Some cognitive communication disorders lead to a difficulty to communicate. In children, this could be due to some birth defect, a learning delay, injury to the brain and more. Whenever a child has such a cognitive communication disorder, it is not all that uncommon that he or she may struggle with problem-solving, organization, memory and speech.
Speech therapy will often include the evaluation and then treatment of any difficulties and deficits that may be present. These may include:
– Organizing thoughts
– Concentration / paying attention
– Learning and retaining new information
– Creatively thinking
– Controlling impulses
– Decision making, completing projects after initiation
– Processing information and more
With the accurate evaluation, both children and their family will be able to learn how to work with the child to help determine strengths and limitations. The clients may be able to participate in function activities, drill exercises, and training when it comes to the task or environmental modifications. There can also be awareness building where the clients will be asked to predict performance before initiating a task so that they can then compare their performance.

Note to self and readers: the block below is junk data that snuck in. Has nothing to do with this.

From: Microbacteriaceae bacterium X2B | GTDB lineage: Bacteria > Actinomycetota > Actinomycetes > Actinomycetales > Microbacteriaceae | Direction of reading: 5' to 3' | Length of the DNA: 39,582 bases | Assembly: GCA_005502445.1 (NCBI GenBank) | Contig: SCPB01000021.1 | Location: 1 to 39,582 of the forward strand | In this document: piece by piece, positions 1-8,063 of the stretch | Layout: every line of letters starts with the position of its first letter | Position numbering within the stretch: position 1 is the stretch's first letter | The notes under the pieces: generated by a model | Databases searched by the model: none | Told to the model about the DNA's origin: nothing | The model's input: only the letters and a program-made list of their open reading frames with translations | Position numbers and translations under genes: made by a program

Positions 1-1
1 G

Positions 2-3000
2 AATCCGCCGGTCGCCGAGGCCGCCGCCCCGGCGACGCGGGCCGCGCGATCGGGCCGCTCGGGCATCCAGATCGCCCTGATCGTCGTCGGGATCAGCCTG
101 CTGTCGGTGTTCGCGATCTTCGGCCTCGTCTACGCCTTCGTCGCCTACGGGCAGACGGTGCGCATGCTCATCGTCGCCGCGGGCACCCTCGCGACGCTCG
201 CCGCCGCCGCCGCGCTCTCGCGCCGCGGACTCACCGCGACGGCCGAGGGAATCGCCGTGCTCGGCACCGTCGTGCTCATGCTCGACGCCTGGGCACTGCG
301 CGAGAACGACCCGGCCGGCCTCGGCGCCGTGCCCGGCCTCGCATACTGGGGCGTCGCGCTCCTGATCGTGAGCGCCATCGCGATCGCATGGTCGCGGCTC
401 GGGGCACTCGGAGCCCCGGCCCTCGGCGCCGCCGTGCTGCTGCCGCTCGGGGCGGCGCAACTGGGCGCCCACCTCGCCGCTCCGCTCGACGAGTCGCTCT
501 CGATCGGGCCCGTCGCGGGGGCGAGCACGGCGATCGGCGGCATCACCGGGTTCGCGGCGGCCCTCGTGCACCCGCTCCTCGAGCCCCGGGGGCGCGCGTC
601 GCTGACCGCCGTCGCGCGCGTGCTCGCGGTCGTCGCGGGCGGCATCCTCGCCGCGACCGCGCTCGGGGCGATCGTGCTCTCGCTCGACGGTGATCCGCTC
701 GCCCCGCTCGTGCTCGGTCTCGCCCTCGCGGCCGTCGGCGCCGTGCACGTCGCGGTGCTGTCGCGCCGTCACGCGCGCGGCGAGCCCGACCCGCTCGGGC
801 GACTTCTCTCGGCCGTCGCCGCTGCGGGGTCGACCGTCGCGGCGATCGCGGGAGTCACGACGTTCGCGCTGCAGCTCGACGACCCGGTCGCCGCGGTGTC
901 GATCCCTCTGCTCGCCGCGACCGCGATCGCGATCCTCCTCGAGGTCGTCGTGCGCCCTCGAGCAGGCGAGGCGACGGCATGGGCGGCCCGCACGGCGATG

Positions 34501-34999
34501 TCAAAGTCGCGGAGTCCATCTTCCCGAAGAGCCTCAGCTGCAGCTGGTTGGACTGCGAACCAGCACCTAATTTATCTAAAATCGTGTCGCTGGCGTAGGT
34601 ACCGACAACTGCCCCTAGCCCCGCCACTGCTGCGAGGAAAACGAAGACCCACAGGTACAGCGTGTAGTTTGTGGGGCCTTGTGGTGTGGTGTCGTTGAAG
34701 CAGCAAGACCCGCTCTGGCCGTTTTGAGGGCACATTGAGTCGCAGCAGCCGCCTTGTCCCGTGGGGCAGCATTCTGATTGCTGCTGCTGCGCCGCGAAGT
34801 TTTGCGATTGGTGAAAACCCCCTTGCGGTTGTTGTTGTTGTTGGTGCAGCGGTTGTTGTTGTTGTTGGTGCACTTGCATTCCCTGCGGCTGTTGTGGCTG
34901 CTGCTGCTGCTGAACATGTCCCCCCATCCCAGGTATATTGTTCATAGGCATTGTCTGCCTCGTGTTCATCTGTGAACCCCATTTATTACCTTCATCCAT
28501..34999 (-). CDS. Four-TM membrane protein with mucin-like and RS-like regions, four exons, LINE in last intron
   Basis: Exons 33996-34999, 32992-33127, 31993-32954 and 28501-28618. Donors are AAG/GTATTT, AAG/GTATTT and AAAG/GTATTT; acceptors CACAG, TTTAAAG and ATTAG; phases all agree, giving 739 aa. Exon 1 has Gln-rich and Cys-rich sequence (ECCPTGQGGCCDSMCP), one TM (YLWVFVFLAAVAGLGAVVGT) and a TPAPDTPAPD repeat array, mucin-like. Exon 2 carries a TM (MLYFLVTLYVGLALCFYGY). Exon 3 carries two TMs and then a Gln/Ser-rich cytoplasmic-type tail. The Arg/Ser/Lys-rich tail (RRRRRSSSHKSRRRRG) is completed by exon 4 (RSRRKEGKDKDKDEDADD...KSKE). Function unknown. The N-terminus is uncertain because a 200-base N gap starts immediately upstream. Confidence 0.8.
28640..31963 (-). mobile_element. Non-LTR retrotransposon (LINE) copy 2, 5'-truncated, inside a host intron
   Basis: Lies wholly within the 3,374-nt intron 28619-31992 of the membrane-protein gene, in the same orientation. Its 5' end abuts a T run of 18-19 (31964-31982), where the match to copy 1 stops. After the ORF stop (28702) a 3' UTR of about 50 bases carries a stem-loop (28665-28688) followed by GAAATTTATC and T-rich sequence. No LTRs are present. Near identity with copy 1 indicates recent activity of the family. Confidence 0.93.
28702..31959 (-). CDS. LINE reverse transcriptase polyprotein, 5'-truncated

The use of direct stimulation training with speech and language building can go a long way to fostering great results. Along with self-regulation and self-monitoring, the patient will have the ability to grow and develop while building upon their cognitive abilities.
If you happen to have a child that is having issues with paying attention, responding in an accurate manner, understanding metaphors and jokes or even following directions, he or she may be able to benefit a great deal from using speech therapy as a way to develop better child cognitive abilities. Even children who have a severe impairment and is barely able to communicate will still benefit from interactive speech therapy with a professional BCBA jobs in your area.